As we recently announced Bluesmart‘s newest round of funding led by Tsing Capital – one of China’s largest venture firms – I have been asked by several entrepreneurs for advice on how to raise capital in China. I am writing this blog post to share some of my lessons learned with the hope that it will help other founders navigate the process. A growing number of cross-border deals have been announced recently, and I think it’s something that is just getting started.
I’d like to start by sharing that our round was actually a syndicate of a group of investors from almost every region of the world, which I find fascinating. While a Chinese firm led the round, it was followed by funds from Brazil (Monashees), Silicon Valley (XG Ventures and Endeavor Catalyst), Mexico and Switzerland (Nazca/Mountain) among other places. This comes to show that we are finally truly living in a global startup world where investors from different regions of the planet will come together to fund an idea if they see global potential.
In order to raise this round, I did a roadshow in both Silicon Valley and China. It’s been really interesting to watch these two worlds in parallel, how they differ, and where they converge. While Silicon Valley has historically been the epicenter of risk-friendly capital, Chinese investors have demonstrated that they are willing to play the venture capital game with their own style and thinking, sometimes making Silicon Valley look risk-averse. Silicon Valley is still much more efficient as it has standardized all agreements and terms for startup investing, but Chinese investors are learning quickly and increasingly accepting the “Silicon Valley” standards. While Silicon Valley investors are more connected in the US and can provide mentoring on how to build a US-centric company, Chinese investors provide connections to Asia and are developing knowledge on how to enter the attractive Chinese market.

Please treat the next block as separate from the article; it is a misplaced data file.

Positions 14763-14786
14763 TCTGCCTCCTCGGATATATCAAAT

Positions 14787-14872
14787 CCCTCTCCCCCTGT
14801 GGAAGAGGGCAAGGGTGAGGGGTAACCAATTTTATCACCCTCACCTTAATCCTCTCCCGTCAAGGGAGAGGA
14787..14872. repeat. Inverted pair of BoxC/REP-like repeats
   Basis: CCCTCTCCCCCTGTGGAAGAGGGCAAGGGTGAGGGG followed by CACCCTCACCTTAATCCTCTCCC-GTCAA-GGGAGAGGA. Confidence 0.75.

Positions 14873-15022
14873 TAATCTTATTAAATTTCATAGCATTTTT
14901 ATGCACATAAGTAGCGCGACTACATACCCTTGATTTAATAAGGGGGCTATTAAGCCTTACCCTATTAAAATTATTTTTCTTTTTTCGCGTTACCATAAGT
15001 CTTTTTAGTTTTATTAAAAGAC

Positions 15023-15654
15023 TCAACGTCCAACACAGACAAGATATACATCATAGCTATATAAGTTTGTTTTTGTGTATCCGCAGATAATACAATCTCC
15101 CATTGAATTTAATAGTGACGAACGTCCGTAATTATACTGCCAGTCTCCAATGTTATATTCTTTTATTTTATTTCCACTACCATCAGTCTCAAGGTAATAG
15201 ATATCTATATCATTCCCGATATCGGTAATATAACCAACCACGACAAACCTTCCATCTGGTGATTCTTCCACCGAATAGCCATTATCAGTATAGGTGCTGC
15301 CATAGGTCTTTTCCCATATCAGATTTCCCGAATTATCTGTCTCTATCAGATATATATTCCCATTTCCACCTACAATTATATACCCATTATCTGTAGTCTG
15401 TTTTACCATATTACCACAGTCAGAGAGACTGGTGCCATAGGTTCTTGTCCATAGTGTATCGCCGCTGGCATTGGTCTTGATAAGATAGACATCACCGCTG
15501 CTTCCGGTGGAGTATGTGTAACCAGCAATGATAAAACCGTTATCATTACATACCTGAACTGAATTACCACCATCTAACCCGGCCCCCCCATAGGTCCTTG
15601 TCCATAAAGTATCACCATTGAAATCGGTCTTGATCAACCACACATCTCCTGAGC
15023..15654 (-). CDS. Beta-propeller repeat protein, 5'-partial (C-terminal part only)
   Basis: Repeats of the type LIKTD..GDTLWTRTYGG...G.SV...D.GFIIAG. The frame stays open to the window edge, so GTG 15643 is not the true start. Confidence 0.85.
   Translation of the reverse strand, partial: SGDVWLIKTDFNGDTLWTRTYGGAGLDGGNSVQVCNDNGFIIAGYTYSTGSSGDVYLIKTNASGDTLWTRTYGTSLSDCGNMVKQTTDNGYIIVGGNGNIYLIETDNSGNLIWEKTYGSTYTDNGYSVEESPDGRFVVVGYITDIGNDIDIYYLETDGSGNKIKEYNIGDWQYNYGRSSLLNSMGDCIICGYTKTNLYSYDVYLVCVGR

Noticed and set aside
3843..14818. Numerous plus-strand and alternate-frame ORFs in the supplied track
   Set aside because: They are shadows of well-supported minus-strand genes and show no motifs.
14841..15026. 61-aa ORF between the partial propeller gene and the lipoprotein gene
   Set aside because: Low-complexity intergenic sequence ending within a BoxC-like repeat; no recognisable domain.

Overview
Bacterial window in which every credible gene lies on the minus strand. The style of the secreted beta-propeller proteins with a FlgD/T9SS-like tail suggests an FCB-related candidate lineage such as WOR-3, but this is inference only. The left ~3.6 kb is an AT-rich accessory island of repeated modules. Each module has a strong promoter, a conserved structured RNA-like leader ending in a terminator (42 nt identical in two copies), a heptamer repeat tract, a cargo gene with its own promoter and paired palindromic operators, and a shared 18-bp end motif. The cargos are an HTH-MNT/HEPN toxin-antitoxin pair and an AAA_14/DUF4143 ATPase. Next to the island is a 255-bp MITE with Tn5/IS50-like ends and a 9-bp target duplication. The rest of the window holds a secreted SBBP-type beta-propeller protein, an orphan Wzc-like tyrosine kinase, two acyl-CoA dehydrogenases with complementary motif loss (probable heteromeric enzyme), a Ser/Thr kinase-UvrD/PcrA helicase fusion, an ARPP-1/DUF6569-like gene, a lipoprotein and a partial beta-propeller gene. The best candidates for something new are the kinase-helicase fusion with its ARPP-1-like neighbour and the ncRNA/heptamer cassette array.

Below are some practical tips for fundraising in China based on our particular and somewhat limited experience. If you have additional tips, please leave them in the comments.
1- Almost everything is done via WeChat
If you want to fundraise (or do any business) in China, download right now WeChat and learn how to use it. Introductions to investors are done through WeChat, which has challenges and opportunities. One challenge is that it makes it very hard to do your research on the person you’ve been introduced to. In the US, you can use rapportive to get the Linkedin profile of the investor or just search the name on Linkedin or Google. On WeChat, you can’t even “copy” names, which generally are comprised of Chinese characters, and profiles are generally blank. On the other hand, you have a direct mobile messaging route with the potential investor and can communicate more quickly and less formally than via email. From the introduction on, the entire relationship with the investors will be done via WeChat, except for document-sharing, which you still will do via email. But get ready to coordinate calendars, have conference calls, respond to due diligence questions, and even negotiate your term sheet via WeChat.
2- There are several strong hubs for venture investors